Apr 19, 2004Over the past couple of months, I've heard more than a few complaints about EPCglobal. RFID Journal has steadfastly refused to publish rumors, a policy we will continue to adhere to. But I think it’s worth addressing some of the concerns, even if they are not substantiated, because the resignation of EPCglobal president Margaret Fitzgerald has been taken by some people as a sign that
things are going badly at the organization that is promoting adoption of EPC technology.
A number of issues have been raised, and they, in turn, raise questions not just about the way EPCglobal is being managed, but also about the behavior of end users and vendors. Some insiders say there is a turf battle going on between the Uniform Code Council, which runs EPCglobal U.S., and EAN International, which is setting up EPCglobal chapters around the world. There are suggestions that the process of developing the UHF Gen 2 protocol, which will replace the current Class 1 and Class 0 protocols, has become overly politicized, with vendors pushing their own technologies. And there’s talk that end users are blocking the adoption of a single EPC numbering scheme because they don’t want to spend money to change their existing software systems.
It’s been suggested that Fitzgerald resigned because the UCC is trying to dominate EPCglobal. I can't confirm whether this is true. I’ve never met Fitzgerald, but I did hear that she was concerned that the amount of travel the job required was having an adverse effect on her family. Whether there is more to her departure than the explanation given—personal reasons—is irrelevant. What matters is that EPCglobal UCC and EAN work together to promote EPC technology. They need to move quickly to find a permanent leader who can continue building the organization and keep the momentum behind EPC.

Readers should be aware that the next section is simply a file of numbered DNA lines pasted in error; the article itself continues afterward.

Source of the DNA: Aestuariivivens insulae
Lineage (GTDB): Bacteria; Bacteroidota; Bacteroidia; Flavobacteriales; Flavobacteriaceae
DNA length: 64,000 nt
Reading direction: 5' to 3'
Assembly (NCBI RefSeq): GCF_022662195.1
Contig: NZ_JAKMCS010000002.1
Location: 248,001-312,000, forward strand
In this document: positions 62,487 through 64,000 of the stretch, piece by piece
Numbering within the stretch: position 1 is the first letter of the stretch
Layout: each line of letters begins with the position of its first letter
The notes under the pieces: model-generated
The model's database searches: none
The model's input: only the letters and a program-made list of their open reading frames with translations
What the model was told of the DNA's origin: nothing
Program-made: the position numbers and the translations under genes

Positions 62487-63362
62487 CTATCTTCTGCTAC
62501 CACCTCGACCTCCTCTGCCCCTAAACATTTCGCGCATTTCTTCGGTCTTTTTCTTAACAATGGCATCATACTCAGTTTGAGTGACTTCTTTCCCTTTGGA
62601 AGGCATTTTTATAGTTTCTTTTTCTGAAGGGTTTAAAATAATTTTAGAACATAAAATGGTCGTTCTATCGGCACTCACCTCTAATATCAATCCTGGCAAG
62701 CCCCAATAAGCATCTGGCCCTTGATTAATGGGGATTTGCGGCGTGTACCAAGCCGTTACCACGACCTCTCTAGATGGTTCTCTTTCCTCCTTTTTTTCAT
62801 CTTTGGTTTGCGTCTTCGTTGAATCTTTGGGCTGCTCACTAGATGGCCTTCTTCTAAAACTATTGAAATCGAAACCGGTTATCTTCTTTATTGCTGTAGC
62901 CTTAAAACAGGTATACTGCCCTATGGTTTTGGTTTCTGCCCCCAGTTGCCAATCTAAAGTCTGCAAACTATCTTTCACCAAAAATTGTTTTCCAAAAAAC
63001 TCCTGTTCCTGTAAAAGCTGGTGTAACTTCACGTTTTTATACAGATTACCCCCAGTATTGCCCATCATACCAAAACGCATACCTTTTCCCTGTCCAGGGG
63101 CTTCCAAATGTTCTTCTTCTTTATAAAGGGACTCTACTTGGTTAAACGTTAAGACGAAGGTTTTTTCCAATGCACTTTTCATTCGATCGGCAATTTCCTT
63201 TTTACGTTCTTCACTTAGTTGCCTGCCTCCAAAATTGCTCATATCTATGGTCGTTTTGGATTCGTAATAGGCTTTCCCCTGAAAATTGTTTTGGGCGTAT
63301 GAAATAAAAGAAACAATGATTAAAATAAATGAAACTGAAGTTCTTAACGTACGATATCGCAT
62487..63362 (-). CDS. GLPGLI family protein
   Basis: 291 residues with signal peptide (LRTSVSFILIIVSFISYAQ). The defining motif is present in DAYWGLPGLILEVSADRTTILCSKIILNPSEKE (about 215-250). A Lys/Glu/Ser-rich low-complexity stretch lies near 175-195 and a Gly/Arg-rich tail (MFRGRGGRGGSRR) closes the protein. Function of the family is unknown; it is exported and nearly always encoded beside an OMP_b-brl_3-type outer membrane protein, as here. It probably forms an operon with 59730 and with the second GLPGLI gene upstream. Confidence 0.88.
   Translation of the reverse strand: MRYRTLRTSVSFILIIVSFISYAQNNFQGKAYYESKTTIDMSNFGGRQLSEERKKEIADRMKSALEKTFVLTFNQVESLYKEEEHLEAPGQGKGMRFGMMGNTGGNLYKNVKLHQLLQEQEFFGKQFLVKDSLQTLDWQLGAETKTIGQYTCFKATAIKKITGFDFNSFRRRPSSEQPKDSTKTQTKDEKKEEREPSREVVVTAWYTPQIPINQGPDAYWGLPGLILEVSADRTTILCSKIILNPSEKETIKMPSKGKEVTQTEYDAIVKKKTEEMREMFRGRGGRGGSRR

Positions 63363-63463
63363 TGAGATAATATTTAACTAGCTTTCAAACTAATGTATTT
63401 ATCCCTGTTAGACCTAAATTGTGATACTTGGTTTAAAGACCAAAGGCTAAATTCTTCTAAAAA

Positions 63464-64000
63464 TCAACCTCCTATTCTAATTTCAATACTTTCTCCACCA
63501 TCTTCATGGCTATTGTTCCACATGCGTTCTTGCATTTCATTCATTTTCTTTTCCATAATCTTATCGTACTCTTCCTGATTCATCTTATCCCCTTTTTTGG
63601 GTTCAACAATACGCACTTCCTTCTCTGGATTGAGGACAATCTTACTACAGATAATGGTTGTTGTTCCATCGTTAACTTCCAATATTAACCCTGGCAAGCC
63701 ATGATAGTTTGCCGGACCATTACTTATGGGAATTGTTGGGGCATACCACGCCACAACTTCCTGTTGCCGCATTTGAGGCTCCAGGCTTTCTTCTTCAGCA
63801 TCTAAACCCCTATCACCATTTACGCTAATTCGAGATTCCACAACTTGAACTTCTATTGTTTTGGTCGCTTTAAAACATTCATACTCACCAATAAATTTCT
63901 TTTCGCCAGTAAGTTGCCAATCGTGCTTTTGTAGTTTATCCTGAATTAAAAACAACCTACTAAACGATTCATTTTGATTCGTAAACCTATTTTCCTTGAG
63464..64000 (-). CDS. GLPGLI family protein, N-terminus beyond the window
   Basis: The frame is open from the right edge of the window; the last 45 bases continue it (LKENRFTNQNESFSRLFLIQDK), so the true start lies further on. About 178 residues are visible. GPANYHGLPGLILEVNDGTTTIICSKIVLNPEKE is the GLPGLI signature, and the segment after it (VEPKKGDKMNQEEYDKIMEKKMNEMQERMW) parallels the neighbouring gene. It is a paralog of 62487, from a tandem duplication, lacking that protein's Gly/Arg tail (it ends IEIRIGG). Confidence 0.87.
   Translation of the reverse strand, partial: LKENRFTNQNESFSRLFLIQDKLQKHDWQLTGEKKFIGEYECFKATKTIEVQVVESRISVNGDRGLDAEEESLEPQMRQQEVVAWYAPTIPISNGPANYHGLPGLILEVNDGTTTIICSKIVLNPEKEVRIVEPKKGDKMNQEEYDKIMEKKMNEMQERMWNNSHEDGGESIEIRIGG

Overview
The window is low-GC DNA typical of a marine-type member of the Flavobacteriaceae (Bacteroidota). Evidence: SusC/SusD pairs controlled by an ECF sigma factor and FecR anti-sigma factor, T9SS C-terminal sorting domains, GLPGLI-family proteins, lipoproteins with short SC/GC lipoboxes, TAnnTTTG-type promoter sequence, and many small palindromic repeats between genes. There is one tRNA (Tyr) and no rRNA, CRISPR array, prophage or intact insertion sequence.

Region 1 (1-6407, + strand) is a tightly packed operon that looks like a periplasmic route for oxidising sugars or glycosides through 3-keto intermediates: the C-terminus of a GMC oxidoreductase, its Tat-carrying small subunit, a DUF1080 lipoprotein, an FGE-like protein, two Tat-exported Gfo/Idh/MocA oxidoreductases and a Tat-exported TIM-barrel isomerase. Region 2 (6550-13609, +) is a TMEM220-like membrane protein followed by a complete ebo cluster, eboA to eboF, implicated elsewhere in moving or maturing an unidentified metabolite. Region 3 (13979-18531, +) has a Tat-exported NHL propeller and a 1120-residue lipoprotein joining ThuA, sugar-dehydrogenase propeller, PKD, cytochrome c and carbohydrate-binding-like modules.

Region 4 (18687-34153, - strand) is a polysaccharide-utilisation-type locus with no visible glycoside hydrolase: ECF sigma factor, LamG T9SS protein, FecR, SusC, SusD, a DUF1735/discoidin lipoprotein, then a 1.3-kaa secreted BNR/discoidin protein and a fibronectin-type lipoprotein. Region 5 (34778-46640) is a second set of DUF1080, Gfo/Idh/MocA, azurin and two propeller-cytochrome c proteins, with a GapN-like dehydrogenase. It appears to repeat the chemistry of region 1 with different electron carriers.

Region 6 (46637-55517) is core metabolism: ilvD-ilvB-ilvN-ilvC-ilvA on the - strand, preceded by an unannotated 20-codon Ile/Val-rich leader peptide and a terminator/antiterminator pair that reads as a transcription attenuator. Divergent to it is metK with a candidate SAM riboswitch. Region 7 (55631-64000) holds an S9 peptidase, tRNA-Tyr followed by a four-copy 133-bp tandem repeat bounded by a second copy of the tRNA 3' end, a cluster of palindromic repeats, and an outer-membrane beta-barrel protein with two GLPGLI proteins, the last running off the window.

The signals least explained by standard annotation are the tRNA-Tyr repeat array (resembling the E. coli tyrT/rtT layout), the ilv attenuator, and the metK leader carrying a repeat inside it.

It's hardly surprising that the development of the Gen 2 spec has become politicized or that end users all want an EPC numbering scheme that suits their needs. RFID Journal anticipated these issues in the January 2004 issue of our print magazine (see The Ugly Year Ahead). The development of a single global numbering scheme is an extremely ambitious goal, and no one ever said it would be easy.
So to answer the question in the title of this opinion, No, EPCglobal is not foundering. It's going through a growing process that is inevitable with a young international organization trying to bridge the differences between many different groups. EPCglobal succeeded in getting the vendors to agree on an way to handle intellectual property (see Patent Progress). That was a significant achievement, and there is no reason to believe that EPCglobal won't work through the same process and achieve a consensus on UHF Gen 2 and on the EPC numbering scheme.
Nevertheless, it's not hard to imagine these efforts dragging on, particular if the UCC and EAN are distracted by the search for a new president. A delay in developing the Gen 2 spec and the numbering scheme could have a negative impact on EPC adoption. EPCglobal's board needs to step up and make sure that work on these issues is expedited and that momentum is not lost. I would also humbly suggest that all involved look past their short-term interests and focus on their much larger long-term interests. UCC, EAN, end users and vendors will all benefit if we can achieve a single, global numbering scheme. No one benefits if the effort is sabotaged by shortsighted politics.
Mark Roberti is the founder and editor of RFID Journal. If you would like to comment on this article, click on the link below.